“Dark Sky Parks” are the best places to stargaze, and here's where you can find them.
Darker skies mean plenty of opportunities to truly marvel at the beauty of the universe — if you’re in the right spot.
They’re called “dark sky” parks and they’re free from light pollution.
In short, you’ll see the universe in a whole new way and come to truly appreciate its vastness.
Best Dark Sky Parks in the U.S.
If you’re wondering where to start, MarketWatch recently published “Six places in the U.S. that have epic starry skies.”
1. Flagstaff, Ariz.
Flagstaff was the first city to ever receive the dark sky designation in 2001. Of course, the area offers tons of great outdoor activities locally and regionally at places such as Sedona and the Grand Canyon.
The city is also home to the Lowell Observatory and the U.S. Naval Observatory Flagstaff Station. Flagstaff is a prime example of being able to protect dark skies while supporting economic development. They enacted the first outdoor lighting ordinance in 1958 and still regulate it today.
2. Borrego Springs, Calif.
California’s only International Dark-Sky Community is located in this desert oasis town in San Diego County.
It's located 88 miles northeast of San Diego, surrounded by the 600,000-acre Anza-Borrego Desert State Park. The community hosts a variety of astronomy events throughout the year.
3. Torrey, Utah
Utah has nine dark sky parks, plus the town of Torrey, a dark sky community.
Torrey is best known for its proximity to Capitol Reef National Park, which was deemed a Dark Sky Park in 2015. Residents took the lead to earn the Dark Sky classification by taking measures to secure long-term protection of their starry nights.
The community raised funds to retrofit the town-owned improved their outdoor lighting ordinance. They also ran an outreach and education campaign to further their efforts. And all their efforts paid off as they received the Dark Sky designation in 2018.
4. Headlands International Dark Sky Park in Emmet County, Mich.
Among other things, Headlands boasts 550 acres of woodlands and more than two miles of undeveloped Lake Michigan at the northern tip of the state’s lower peninsula.
Artificial lighting is incredibly scarce in this area, leading to incredible views of Orion and the Milky Way. The park hosts many special events, from storytelling to starry cruises to astrophotography nights.
In 2017, the park opened the Waterfront Event Center and Observatory, which earned them the prestigious Pure Michigan Award.
5. Staunton River State Park in Virginia
Staunton River State Park is filled with forests and meadows along the Dan and Stanton rivers. This state park has replaced all lights with approved dark sky fixtures.
To make the most of the experience, you can stay overnight in historic cabins built in the 1930s by the Civilian Conservation Corps. You can look up at the same sky as the generations of people who have stayed in those cabins before you.
Bonus: Chaco Culture National Historical Park near Albuquerque, N.M.
Albuquerque, New Mexico, also offers gorgeous stargazing opportunities. You can explore the ruins of Chaco Canyon by day and take in the splendor of the universe by night.
Dark Sky Parks vs. Dark Sky Reserves
Fans of the RV lifestyle might remember when our podcast featured John Barentine, program director, International Dark-Sky Association, and Chrystal White, leader, Colorado Plateau Dark Sky Cooperative.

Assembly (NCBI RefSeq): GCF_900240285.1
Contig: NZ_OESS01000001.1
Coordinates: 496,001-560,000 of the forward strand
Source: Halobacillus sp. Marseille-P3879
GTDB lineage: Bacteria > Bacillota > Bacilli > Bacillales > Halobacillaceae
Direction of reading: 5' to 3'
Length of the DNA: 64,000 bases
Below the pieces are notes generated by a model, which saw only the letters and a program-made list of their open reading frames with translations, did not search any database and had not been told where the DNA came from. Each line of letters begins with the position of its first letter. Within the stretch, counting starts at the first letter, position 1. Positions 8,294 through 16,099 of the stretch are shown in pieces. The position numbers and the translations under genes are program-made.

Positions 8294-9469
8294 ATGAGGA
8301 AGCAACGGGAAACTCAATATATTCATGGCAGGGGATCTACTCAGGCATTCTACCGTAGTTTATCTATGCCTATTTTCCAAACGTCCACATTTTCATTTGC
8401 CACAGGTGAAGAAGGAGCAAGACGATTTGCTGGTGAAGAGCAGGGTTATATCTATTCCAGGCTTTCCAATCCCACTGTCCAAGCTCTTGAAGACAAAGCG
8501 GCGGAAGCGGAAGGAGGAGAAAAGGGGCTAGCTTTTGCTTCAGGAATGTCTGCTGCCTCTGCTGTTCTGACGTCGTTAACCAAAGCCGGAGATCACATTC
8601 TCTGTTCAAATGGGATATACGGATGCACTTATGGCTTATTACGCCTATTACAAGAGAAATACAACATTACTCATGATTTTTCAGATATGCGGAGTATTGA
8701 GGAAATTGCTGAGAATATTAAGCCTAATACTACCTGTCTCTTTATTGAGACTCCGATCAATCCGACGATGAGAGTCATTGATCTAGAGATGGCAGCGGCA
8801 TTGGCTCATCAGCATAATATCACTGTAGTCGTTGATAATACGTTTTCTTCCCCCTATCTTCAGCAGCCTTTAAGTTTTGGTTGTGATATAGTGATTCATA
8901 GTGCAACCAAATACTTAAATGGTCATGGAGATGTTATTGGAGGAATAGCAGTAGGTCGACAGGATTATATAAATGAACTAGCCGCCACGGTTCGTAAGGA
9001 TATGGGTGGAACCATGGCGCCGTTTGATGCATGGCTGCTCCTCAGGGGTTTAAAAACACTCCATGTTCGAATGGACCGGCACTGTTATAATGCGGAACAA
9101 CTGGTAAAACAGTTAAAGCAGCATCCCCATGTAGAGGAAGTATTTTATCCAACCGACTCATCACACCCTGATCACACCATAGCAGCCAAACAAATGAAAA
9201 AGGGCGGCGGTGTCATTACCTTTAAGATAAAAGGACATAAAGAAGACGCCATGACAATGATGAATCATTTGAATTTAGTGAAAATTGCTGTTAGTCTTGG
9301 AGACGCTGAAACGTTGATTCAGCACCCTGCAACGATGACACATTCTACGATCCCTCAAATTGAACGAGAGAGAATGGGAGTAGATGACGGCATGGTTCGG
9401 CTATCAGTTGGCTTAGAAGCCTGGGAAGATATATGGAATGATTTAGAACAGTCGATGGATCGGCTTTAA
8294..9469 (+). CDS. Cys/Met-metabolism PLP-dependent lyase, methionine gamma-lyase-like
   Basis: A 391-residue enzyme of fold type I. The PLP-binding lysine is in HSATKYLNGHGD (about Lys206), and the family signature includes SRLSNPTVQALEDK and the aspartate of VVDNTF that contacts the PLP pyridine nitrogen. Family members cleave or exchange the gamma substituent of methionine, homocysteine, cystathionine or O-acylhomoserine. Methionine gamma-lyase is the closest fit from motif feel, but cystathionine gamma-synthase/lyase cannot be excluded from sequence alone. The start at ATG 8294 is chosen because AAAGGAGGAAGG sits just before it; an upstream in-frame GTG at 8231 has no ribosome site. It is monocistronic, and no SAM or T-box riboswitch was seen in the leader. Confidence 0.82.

“The Dark Sky Places program that I manage designates both protected areas like parks as well as municipalities — places like cities and towns — on the basis of the work that they do to preserve what dark skies they have and to promote that through their communications to residents or visitors.
“It’s not just about whether or not you have a dark sky…but it’s also about how you’re being proactive to try and keep it,” Barentine said.
Barentine explained the difference between dark sky parks and dark sky reserves.
Parks are pretty self-explanatory.
Reserves are a bit more complicated and typically involve large areas of public spaces “but there may be settlements inside those areas.” So far, there aren’t any dark sky reserves in the U.S., he said.
Why Dark Skies are Important
Barentine added that dark skies aren’t just important for stargazing.
“It touches on our lives in ways we might not immediately think of,” he said. “Those include things like public safety, crime, and security, our energy independence, the impacts on wildlife — there’s something in this for everybody really.”
White’s group trains star guides to lead stargazing trips and hosts education and outreach events in schools, parks, and planetariums.
She said dark skies help us connect with our past.
“We definitely don’t want to lose that draw to the night sky that our ancestors had,” White said. “It definitely connects us. And if you’ve ever been under a clear night sky there’s nothing quite like it.
“It connects us to the whole universe itself,” she said.
We couldn’t agree more.
Want More Stars?
If you’re interested in taking pictures of the Milky Way but sure to check out the RV Lifestyle episode where I discussed it here.
And those who are interested in astronomy, in general, may want to check out “Guide to the Stars: Astronomy with RV-Ready Telescopes” and the RVLifestyle Off the Beaten Path report on the McDonald Observatory in west Texas.
Tune in to episode #249 of the podcast in which we interview an RVing couple who took early retirement so they could travel around with a telescope to visit national parks and teach about dark skies.
Of course, we're always looking for new locations to feature on the RVLifestyle so if you have any suggestions, please leave them in the comments below!
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